Süpplingenburg is a municipality of 700 inhabitants (2003) in the district of Helmstedt, Lower Saxony, Germany. It is part of the collective municipality (Samtgemeinde) of Nord-Elm.
The village developed next to a 10th-century water castle at the Schunter river, probably erected by the Counts of Haldensleben who then held the office of margraves of the Northern March. Gertrud von Haldensleben's daughter, Hedwig of Formbach, married Count Gebhard of Supplinburg. Until 1173 the castle was the seat of the Counts of Supplinburg, among them Gebhard's son Emperor Lothair III of Supplinburg.
Lothair had a collegiate church and cloister built within the Supplinburg palace about 1130. In 1173 his grandson Henry the Lion granted Süpplingenburg to the Knights Templar order, from which it fell to the Knights Hospitaller in 1357. It remained a commandry (Komturei) of the Order of Saint John until in 1820 it was finally mediatised to the Duchy of Brunswick. The castle was demolished about 1875, while the St John Church survived, today a stop at the scenic Romanesque Road.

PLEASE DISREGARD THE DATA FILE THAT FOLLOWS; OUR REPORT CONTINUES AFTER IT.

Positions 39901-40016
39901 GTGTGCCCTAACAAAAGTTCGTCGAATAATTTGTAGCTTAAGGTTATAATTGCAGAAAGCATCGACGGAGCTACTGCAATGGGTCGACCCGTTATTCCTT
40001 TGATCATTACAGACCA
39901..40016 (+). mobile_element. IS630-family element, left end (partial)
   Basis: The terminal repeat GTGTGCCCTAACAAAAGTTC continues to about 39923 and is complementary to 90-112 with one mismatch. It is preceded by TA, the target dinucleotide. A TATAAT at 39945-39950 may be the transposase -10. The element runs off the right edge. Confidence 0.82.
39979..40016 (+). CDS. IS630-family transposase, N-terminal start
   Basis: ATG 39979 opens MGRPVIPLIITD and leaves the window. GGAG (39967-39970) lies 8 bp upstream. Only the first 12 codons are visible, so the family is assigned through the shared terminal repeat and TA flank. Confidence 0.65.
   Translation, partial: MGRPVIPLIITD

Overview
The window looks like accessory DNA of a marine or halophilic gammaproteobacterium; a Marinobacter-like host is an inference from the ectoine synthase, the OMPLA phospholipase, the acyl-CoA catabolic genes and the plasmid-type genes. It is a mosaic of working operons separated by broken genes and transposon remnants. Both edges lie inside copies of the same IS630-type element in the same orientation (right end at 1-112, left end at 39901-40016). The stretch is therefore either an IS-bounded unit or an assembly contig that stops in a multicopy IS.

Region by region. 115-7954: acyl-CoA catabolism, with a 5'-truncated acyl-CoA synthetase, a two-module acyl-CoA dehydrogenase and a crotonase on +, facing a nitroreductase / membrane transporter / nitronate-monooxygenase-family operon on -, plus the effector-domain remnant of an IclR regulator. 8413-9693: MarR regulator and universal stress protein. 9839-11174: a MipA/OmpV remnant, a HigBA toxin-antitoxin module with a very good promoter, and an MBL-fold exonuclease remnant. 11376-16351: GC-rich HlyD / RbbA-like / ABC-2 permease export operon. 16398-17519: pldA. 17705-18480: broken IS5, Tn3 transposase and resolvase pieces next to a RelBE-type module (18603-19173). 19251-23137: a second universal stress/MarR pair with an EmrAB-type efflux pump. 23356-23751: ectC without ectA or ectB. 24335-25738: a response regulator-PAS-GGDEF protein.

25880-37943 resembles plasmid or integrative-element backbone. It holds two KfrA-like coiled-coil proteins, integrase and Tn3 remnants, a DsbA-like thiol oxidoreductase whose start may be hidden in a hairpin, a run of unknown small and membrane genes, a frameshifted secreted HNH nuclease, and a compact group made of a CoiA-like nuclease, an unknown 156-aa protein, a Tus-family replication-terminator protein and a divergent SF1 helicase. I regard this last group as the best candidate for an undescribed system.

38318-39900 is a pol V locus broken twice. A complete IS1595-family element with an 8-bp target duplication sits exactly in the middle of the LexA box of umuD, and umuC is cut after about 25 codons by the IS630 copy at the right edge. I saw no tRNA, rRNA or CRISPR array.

Süpplingenburg can be reached via the Bundesstraße 1 federal highway at Süpplingen or the Bundesautobahn 2 at the Rennau junction. Train service of the Brunswick-Magdeburg railway line is available at Helmstedt.